Missing submersible: only themselves to blame?

The rescue operation in the search for the submersible vessel Titan in the North Atlantic is growing after the latter disappeared on Sunday on its way to the wreck of the Titanic. The oxygen on board is only expected to last until Thursday noon. On Tuesday, the US Coast Guard detected via sonar underwater noises that could potentially be signs of life. The five people on board are mostly wealthy tourists, and it had been known for some time that there were safety issues with the submersible.

Il Manifesto (IT) /

At their own risk

The people on board the Titan knew what they were getting into, Il Manifesto points out:

“Trips to the wreck of the Titanic are not cheap: a ticket for the submersible costs 250,000 dollars and the boat is just seven metres long. Passengers have to sign a document that states that the sub is an experimental vessel that ‘has not been approved or certified by any government agency and may result in physical injury, disability, emotional trauma or death’. Until yesterday, this had no deterrent effect, so powerful is the appeal of the Titanic.”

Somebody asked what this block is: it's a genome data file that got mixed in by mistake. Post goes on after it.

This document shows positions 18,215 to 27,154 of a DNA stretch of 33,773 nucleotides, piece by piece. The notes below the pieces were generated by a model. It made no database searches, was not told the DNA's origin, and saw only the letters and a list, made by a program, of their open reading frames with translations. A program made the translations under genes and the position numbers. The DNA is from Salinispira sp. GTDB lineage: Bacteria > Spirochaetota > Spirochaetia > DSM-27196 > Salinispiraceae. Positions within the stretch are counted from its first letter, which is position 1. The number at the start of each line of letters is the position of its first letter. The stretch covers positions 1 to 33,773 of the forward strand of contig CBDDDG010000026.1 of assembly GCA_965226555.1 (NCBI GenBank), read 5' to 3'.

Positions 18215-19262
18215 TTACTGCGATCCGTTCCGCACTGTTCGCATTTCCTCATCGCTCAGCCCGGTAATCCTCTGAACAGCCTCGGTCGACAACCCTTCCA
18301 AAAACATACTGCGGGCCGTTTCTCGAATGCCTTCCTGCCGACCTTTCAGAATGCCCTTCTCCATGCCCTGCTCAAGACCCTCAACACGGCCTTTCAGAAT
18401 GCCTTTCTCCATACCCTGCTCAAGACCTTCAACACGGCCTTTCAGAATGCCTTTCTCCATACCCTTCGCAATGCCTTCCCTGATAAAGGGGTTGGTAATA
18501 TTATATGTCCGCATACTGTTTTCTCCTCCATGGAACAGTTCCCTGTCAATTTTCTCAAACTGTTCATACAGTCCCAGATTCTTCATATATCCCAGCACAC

Fabrizio Tonello
De Volkskrant (NL) /

Bizarre ego trips

De Volkskrant columnist Peter de Waard sees this brand of extreme tourism by the super-rich as antisocial:

“The deep-sea, space, Himalayan and polar tourists are united by the fact that their activities are only for themselves, with no benefit for the community. But when they get into trouble, they have to be rescued at the expense of that very same community. ... Billionaires can afford these bizarre excesses because it has become impossible to tax their wealth internationally. The money should be used to fight famine in Darfur, to fight malaria, to take in refugees in Tunisia and Turkey or to clean up the oceans. With these excesses the world will only become dirtier and more anti-social.”

Peter de Waard
The Guardian (GB) /

A shameful contrast in rescue efforts

The efforts now underway to rescue the passengers raise moral questions for The Guardian:

“The US coastguard, Canadian armed forces and commercial vessels are all hunting for the Titan submersible, which has gone missing with five aboard on a dive to the wreck of the Titanic in the north Atlantic. The UK’s Ministry of Defence is also monitoring the situation. It is hard to think of a starker contrast with the response to a fishing boat which sank in the Mediterranean last week with an estimated 750 people, including children, packed onboard. Only about 100 survived, making this one of the deadliest disasters in the Mediterranean. ... Activists say authorities were repeatedly warned of the danger this boat faced, hours before it went down, but failed to act.”